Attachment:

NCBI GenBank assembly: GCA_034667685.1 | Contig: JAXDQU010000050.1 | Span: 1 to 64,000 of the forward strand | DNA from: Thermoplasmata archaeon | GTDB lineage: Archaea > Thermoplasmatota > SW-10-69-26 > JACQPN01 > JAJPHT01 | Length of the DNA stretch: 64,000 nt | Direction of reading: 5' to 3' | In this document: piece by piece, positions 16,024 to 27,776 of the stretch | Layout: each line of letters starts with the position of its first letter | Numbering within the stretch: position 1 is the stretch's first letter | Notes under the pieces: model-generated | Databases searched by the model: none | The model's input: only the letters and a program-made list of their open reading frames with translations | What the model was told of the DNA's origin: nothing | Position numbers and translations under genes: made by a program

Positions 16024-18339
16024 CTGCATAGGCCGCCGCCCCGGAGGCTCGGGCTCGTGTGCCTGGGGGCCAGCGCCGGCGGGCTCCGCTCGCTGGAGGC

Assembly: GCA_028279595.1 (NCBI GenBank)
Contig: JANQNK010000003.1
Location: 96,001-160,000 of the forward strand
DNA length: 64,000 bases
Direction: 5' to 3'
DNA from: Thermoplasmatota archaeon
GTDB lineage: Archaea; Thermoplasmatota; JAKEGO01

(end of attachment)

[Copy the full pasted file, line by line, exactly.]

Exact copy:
NCBI GenBank assembly: GCA_034667685.1 | Contig: JAXDQU010000050.1 | Span: 1 to 64,000 of the forward strand | DNA from: Thermoplasmata archaeon | GTDB lineage: Archaea > Thermoplasmatota > SW-10-69-26 > JACQPN01 > JAJPHT01 | Length of the DNA stretch: 64,000 nt | Direction of reading: 5' to 3' | In this document: piece by piece, positions 16,024 to 27,776 of the stretch | Layout: each line of letters starts with the position of its first letter | Numbering within the stretch: position 1 is the stretch's first letter | Notes under the pieces: model-generated | Databases searched by the model: none | The model's input: only the letters and a program-made list of their open reading frames with translations | What the model was told of the DNA's origin: nothing | Position numbers and translations under genes: made by a program

Positions 16024-18339
16024 CTGCATAGGCCGCCGCCCCGGAGGCTCGGGCTCGTGTGCCTGGGGGCCAGCGCCGGCGGGCTCCGCTCGCTGGAGGC

Assembly: GCA_028279595.1 (NCBI GenBank)
Contig: JANQNK010000003.1
Location: 96,001-160,000 of the forward strand
DNA length: 64,000 bases
Direction: 5' to 3'
DNA from: Thermoplasmatota archaeon
GTDB lineage: Archaea; Thermoplasmatota; JAKEGO01